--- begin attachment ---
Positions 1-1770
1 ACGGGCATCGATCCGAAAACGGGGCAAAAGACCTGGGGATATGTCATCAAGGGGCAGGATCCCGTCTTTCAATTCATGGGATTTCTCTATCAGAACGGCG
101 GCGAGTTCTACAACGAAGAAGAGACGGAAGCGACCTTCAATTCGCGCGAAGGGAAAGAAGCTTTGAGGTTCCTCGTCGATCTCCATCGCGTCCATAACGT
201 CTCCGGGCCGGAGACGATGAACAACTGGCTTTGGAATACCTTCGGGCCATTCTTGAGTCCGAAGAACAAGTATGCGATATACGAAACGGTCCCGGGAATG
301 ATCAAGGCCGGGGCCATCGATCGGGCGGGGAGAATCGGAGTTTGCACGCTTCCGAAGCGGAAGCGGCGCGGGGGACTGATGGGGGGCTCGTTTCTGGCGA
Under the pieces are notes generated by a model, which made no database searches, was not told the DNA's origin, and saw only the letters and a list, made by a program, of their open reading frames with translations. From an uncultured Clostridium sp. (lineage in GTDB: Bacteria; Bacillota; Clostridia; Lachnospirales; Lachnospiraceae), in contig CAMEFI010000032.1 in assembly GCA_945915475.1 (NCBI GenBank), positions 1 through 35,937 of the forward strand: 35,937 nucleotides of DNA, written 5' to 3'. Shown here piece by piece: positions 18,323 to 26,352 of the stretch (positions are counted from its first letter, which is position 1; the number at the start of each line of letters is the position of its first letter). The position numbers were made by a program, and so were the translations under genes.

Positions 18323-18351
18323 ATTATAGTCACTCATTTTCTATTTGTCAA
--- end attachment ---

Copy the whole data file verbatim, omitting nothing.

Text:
Positions 1-1770
1 ACGGGCATCGATCCGAAAACGGGGCAAAAGACCTGGGGATATGTCATCAAGGGGCAGGATCCCGTCTTTCAATTCATGGGATTTCTCTATCAGAACGGCG
101 GCGAGTTCTACAACGAAGAAGAGACGGAAGCGACCTTCAATTCGCGCGAAGGGAAAGAAGCTTTGAGGTTCCTCGTCGATCTCCATCGCGTCCATAACGT
201 CTCCGGGCCGGAGACGATGAACAACTGGCTTTGGAATACCTTCGGGCCATTCTTGAGTCCGAAGAACAAGTATGCGATATACGAAACGGTCCCGGGAATG
301 ATCAAGGCCGGGGCCATCGATCGGGCGGGGAGAATCGGAGTTTGCACGCTTCCGAAGCGGAAGCGGCGCGGGGGACTGATGGGGGGCTCGTTTCTGGCGA
Under the pieces are notes generated by a model, which made no database searches, was not told the DNA's origin, and saw only the letters and a list, made by a program, of their open reading frames with translations. From an uncultured Clostridium sp. (lineage in GTDB: Bacteria; Bacillota; Clostridia; Lachnospirales; Lachnospiraceae), in contig CAMEFI010000032.1 in assembly GCA_945915475.1 (NCBI GenBank), positions 1 through 35,937 of the forward strand: 35,937 nucleotides of DNA, written 5' to 3'. Shown here piece by piece: positions 18,323 to 26,352 of the stretch (positions are counted from its first letter, which is position 1; the number at the start of each line of letters is the position of its first letter). The position numbers were made by a program, and so were the translations under genes.

Positions 18323-18351
18323 ATTATAGTCACTCATTTTCTATTTGTCAA